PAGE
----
Despite the fact that these figures are estimates and will likely vary, the massive gap between the F-35A, Eurofighter, and the Gripen are difficult to ignore. The Gripen and Eurofighter cost projections are likely to be closer to reality given that it they are based on proven systems with much more fight time. There is no real world combat date on the F-35A and its true cost for Canada can only climb higher, particularly given issues such as the F-35A’s incompatibility with certain weapons and Canada’s CC-150 Polaris refuelling tankers, which are examined later.

      Part problem with the Eurofighter and F-35A is that their dramatically higher costs do not translate into a proportional increase in performance and capability. The Gripen, however, has performance very nearly equal to the Eurofighter, but comes at half the cost. Even though the shortfall in performance is, as will be examined later, negligible, the money saved by procuring the Gripen could be put towards arming Canada’s Gripen fleet with the best weapons available, providing Canadian Gripen pilots with the best training, and leave room for future upgrades as technology improves. This, along with the increase in the sheer numbers of Gripen fighters Canada could purchase, would more than make up for the negligible shortfall in performance or capability. The F-35A, by comparison, is a relatively poor performer.

      Other countries are rethinking their commitments and re-evaluating their options, such as Italy,[15] Australia,[16] and the U.S.[17] The Netherlands has cancelled their F-35 order altogether.[18] This means that the F-35 will likely cost more than current projections estimate. If other countries are rethinking or outright abandoning their F-35 purchases, Canada should take note and conduct serious review of alternatives.

      Factor 2: Performance

      With regard to specifications, the Gripen and Eurofighter are about equal, save for the fact that the Saab has obtained AESA radar[19], an asset the Eurofighter currently lacks[20], and the Gripen is a single engine fighter whereas the Eurofighter is a twin engine fighter. They both have similar power-to-weight ratios and wing loading capacities and, although the Eurofighter enjoys a very slight advantage, they are so close in performance that any advantage enjoyed by the Eurofighter is negligible, particularly when compared to the vast difference in price. Both fighters have very similar, armament, top speed, capacity, fuel capacity, range, sensor technology, sensor fusion, helmet-mounted display, situational awareness, speed, and manoeuvrability. American General John Jumper is the only person to have flown the Eurofighter and the U.S.A.’s top air superiority fighter, the F-22A, and was quoted as saying, “I’ve flown all the [American] Air Force jets. None was as good as the Eurofighter.”[21] The key difference is that the Eurofighter costs $65 million more per plane, but does not deliver an additional $65 million worth of improved performance over the Gripen. Both are very impressive and capable fighters. Though equal in performance, the cost of the Gripen makes it the clear winner.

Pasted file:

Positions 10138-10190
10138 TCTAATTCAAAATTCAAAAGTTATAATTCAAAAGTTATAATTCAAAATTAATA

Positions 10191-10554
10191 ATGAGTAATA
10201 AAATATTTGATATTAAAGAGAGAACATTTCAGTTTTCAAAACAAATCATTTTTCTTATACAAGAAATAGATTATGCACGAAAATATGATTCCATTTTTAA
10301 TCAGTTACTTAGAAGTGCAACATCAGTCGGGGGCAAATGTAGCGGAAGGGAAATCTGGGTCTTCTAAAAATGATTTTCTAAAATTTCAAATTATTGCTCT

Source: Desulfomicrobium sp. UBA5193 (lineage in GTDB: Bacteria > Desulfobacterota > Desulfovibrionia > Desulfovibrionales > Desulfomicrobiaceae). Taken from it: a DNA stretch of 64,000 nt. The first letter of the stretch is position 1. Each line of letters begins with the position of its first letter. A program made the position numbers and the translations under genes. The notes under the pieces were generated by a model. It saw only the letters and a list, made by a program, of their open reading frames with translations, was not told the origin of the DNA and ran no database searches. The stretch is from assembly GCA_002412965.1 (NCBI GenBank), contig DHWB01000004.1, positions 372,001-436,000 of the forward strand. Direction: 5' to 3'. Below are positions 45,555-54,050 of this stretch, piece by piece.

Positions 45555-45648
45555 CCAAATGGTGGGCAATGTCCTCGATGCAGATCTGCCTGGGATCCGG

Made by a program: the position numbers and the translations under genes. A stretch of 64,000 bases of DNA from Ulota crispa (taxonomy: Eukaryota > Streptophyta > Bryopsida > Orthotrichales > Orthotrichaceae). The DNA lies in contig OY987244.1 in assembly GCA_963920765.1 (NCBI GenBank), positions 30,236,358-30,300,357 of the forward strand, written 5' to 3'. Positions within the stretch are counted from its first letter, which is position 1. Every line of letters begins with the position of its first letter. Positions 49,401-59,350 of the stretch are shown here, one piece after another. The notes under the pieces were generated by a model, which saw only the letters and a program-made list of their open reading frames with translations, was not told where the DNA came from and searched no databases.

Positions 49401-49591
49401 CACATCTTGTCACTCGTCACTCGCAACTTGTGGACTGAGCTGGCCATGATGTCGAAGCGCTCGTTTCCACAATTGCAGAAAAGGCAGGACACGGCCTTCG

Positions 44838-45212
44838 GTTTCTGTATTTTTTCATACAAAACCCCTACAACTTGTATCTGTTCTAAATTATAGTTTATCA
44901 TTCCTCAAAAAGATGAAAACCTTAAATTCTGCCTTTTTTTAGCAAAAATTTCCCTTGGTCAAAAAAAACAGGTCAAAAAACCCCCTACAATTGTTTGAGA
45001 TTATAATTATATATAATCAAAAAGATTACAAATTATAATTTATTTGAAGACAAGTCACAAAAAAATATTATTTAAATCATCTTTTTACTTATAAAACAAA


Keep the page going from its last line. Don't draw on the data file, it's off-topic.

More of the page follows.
By comparison, the F-35A is a poor performer. It is not designed to include supercruise capability[22] and can only maintain supercruise for a mere 241km.[23] Both the Gripen and Eurofighter have full supercruise capability at mach 1.2. [24] [25] The F-35A is also slow by fighter jet standards. With a top speed of 1,930kmph[26] (mach 1.6), it lags far behind the Gripen, Eurofighter, which can both reach speeds above mach 2.[27] [28] The F-35A is even slower than the Super Hornet[29] and F-16 Fighting Falcon[30] it is meant to replace.